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|Figure 3: Prevalence of cryptosporidiosis among cattle (A) and dogs (B) in different provinces of Iran.|
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|Table 3: Demographic factors associated with positivity of Cryptosporidium in the Iranian animal population.|
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3.3.2. Prevalence of cryptosporidiosis in dogs
A total number of 4 107 dogs were examined for cryptosporidiosis in different geographical locations in Iran and 183 cases were detected positive using microscopic method as presented [Table 2]. Overall, the pooled prevalence of cryptosporidiosis using random-effects meta-analysis among dogs was estimated at 3.7% (95% CI 2.4%-4.9%) [Table 2] and [Figure 2]. There was a high degree of heterogeneity in the prevalence estimates between different studies was observed Q statistic=141.01 (df=19), P<0.01, and I2=86.5% [Table 2]. The pooled prevalence of cryptosporidiosis in dogs was higher in fall, stray dogs, female and dog's upper than 1 year old but none of them had a significant difference [Table 3]. In addition, a schematic map of cryptosporidiosis distribution in dogs was made based on studies conducted in the provinces of Iran [Figure 3].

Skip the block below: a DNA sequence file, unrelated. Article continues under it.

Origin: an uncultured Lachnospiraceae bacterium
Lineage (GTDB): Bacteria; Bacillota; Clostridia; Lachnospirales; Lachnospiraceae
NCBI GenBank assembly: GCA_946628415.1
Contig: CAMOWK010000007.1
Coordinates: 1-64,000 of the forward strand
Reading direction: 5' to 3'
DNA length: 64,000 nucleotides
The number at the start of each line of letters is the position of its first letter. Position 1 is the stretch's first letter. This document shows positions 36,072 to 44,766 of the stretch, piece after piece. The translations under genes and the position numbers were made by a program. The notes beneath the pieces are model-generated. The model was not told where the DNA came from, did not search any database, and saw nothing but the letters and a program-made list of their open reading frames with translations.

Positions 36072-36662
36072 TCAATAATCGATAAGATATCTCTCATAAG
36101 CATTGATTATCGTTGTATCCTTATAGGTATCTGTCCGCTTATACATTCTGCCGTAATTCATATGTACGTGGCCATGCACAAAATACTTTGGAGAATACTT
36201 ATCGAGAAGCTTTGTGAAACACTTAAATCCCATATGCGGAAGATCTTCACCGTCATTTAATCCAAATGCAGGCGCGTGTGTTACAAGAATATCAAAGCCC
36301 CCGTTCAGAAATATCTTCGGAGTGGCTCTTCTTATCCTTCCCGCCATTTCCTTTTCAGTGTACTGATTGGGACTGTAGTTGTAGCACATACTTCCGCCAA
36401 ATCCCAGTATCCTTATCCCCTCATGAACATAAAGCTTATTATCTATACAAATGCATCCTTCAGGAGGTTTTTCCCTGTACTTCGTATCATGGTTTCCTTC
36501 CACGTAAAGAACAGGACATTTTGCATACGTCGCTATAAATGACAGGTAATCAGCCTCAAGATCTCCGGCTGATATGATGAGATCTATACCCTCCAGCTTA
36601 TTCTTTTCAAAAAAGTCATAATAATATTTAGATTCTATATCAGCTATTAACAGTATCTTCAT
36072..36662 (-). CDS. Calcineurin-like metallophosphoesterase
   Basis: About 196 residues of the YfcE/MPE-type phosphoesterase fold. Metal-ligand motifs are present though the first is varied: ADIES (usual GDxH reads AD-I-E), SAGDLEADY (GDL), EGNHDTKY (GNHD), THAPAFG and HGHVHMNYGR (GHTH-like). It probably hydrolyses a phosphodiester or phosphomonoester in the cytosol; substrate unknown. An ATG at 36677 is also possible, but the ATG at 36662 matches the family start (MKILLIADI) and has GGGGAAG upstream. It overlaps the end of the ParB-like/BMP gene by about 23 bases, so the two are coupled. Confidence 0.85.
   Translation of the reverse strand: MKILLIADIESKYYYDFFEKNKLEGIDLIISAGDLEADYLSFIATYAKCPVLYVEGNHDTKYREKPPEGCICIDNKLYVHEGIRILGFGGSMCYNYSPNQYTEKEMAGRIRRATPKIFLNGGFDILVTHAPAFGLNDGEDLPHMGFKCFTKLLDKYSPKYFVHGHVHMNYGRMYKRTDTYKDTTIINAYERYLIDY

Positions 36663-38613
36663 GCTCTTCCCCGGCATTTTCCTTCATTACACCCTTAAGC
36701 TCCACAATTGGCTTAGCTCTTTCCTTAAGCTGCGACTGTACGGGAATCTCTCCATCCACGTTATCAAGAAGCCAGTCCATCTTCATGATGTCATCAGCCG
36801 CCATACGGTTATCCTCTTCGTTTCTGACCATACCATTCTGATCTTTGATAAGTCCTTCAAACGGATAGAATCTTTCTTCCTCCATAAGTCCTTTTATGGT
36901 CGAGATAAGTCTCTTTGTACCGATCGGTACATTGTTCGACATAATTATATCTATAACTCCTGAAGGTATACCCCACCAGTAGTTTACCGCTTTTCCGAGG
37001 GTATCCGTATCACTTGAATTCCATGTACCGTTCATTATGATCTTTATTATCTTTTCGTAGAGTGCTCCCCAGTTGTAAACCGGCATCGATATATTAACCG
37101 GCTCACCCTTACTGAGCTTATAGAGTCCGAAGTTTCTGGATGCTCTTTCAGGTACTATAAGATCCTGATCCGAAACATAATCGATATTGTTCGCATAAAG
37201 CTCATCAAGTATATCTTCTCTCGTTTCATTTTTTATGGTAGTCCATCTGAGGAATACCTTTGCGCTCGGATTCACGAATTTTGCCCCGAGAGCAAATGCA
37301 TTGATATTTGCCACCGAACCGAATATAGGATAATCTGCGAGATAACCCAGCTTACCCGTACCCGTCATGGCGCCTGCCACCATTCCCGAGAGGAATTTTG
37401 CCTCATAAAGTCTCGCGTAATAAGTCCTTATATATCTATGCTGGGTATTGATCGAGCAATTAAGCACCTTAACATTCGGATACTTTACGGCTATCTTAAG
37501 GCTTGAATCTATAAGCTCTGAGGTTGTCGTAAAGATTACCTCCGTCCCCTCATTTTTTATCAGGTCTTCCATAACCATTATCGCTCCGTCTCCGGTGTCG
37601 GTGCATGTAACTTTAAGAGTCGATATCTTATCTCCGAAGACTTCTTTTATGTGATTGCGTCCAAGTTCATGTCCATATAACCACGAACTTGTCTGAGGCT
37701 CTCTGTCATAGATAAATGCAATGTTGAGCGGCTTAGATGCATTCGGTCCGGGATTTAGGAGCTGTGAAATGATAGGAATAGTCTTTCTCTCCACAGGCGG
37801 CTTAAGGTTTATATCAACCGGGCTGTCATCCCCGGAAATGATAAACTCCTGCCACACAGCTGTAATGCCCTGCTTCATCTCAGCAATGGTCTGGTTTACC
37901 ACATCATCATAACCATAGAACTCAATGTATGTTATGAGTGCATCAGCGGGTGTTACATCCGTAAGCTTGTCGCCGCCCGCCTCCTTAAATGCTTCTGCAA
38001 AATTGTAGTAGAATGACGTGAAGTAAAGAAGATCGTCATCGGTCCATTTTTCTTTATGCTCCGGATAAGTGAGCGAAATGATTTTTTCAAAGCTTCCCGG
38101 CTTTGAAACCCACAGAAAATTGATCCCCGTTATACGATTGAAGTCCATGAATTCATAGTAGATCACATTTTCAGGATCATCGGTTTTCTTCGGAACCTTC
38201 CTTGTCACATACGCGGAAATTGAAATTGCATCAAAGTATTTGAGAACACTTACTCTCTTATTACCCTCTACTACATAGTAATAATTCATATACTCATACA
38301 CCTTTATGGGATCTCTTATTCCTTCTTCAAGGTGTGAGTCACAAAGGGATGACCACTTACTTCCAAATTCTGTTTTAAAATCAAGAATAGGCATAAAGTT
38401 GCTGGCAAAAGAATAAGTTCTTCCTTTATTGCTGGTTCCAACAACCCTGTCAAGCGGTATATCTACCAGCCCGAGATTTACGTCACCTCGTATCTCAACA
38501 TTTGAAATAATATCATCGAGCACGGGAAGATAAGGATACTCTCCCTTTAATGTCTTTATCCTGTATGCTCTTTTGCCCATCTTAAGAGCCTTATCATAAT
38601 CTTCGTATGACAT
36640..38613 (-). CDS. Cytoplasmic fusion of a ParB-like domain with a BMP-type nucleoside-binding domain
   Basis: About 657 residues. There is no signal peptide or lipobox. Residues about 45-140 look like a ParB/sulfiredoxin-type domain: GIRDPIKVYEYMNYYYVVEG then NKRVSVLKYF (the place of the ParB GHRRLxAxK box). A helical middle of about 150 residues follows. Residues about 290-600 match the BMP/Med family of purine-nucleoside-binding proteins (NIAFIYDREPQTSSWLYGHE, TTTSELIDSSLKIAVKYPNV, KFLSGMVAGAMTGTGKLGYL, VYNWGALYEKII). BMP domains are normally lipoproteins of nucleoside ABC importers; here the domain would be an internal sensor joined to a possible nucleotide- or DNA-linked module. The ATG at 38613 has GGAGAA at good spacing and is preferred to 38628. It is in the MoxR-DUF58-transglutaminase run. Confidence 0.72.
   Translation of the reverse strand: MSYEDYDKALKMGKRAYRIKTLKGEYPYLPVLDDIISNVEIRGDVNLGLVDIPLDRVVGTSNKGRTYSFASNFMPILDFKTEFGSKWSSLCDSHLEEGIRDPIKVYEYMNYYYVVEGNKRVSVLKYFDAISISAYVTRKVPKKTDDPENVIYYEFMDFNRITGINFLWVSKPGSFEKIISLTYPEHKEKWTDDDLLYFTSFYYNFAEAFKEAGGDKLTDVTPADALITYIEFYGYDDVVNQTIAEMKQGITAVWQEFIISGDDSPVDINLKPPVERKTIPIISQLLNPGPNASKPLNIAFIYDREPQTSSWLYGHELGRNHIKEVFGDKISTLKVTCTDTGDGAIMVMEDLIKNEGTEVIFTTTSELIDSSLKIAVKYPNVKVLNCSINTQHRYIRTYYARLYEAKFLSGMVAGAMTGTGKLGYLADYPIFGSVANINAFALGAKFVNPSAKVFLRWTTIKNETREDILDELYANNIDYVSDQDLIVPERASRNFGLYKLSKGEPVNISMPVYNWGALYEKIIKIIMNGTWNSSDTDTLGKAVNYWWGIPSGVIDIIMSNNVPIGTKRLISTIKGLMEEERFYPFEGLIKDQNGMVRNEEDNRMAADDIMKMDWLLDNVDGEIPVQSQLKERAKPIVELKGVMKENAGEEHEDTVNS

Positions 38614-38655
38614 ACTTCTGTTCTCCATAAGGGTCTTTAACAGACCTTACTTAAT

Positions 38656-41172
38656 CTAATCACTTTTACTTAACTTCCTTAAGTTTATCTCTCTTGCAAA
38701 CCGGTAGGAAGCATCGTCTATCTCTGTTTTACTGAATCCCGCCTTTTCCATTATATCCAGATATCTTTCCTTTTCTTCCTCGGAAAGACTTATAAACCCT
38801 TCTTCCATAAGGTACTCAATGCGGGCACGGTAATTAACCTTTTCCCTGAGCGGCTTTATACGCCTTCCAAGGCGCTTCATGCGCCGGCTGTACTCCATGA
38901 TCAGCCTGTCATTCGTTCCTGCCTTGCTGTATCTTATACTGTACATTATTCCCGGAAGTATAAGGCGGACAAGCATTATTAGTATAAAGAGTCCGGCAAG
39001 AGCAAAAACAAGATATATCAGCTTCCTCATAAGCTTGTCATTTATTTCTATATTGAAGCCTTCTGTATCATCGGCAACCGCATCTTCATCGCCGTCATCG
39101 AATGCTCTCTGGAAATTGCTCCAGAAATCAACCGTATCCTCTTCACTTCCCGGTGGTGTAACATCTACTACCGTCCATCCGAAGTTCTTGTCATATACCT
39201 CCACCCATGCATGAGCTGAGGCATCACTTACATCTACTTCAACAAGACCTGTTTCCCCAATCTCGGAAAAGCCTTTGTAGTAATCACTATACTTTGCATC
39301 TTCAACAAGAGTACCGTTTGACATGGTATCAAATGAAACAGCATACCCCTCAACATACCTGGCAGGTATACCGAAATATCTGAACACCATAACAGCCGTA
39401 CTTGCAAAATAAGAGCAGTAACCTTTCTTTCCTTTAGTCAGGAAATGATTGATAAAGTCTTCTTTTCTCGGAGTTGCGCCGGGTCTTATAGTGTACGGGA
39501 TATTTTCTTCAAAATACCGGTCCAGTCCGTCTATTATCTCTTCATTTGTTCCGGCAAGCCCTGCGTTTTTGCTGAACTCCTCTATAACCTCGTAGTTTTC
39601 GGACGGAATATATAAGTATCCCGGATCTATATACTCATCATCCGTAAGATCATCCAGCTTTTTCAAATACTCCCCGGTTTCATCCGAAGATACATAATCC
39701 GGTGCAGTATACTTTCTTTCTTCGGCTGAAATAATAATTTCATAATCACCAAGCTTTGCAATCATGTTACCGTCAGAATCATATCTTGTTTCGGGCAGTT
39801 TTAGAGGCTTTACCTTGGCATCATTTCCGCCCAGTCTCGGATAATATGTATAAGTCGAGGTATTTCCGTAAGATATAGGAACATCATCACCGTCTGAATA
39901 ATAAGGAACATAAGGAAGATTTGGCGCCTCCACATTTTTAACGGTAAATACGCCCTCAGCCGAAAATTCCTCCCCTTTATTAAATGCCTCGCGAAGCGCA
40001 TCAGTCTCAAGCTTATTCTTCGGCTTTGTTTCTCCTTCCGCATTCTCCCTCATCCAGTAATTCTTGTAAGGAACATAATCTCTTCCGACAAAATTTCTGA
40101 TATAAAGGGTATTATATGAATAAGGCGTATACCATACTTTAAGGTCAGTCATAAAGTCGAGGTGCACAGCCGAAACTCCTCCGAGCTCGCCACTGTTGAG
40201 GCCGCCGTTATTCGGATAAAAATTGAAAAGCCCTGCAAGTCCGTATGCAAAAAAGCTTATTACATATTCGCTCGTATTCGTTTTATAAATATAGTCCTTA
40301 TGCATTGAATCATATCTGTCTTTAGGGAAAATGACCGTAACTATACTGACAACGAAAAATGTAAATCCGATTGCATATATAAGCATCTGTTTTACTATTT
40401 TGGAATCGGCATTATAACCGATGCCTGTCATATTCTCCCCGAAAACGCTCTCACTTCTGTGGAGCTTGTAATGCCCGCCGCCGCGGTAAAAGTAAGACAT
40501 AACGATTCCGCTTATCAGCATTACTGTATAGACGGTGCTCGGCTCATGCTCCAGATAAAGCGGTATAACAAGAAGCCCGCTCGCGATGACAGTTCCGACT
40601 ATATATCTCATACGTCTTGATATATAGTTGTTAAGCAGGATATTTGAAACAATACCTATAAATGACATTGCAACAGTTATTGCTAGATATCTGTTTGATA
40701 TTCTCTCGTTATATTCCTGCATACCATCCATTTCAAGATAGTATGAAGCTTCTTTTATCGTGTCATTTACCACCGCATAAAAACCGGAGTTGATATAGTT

3.3.3. Prevalence of cryptosporidiosis in cats
A total number of 187 cats were examined for cryptosporidiosis in different geographical locations in Iran and 19 cases were detected positive using microscopic method as presented [Table 2]. The results show that there are 3 studies estimate the prevalence of Cryptosporidium in 187 stray cats and the pooled prevalence was 8.8% (95% CI 4.8%-12.8%) using the fixed-effect model [Table 2] and [Figure 2]. There was an intermediate degree of heterogeneity in the prevalence estimates between different studies. It was observed Q statistic=3.39 (df=2), P=0.184, and I2=41.0% [Table 2].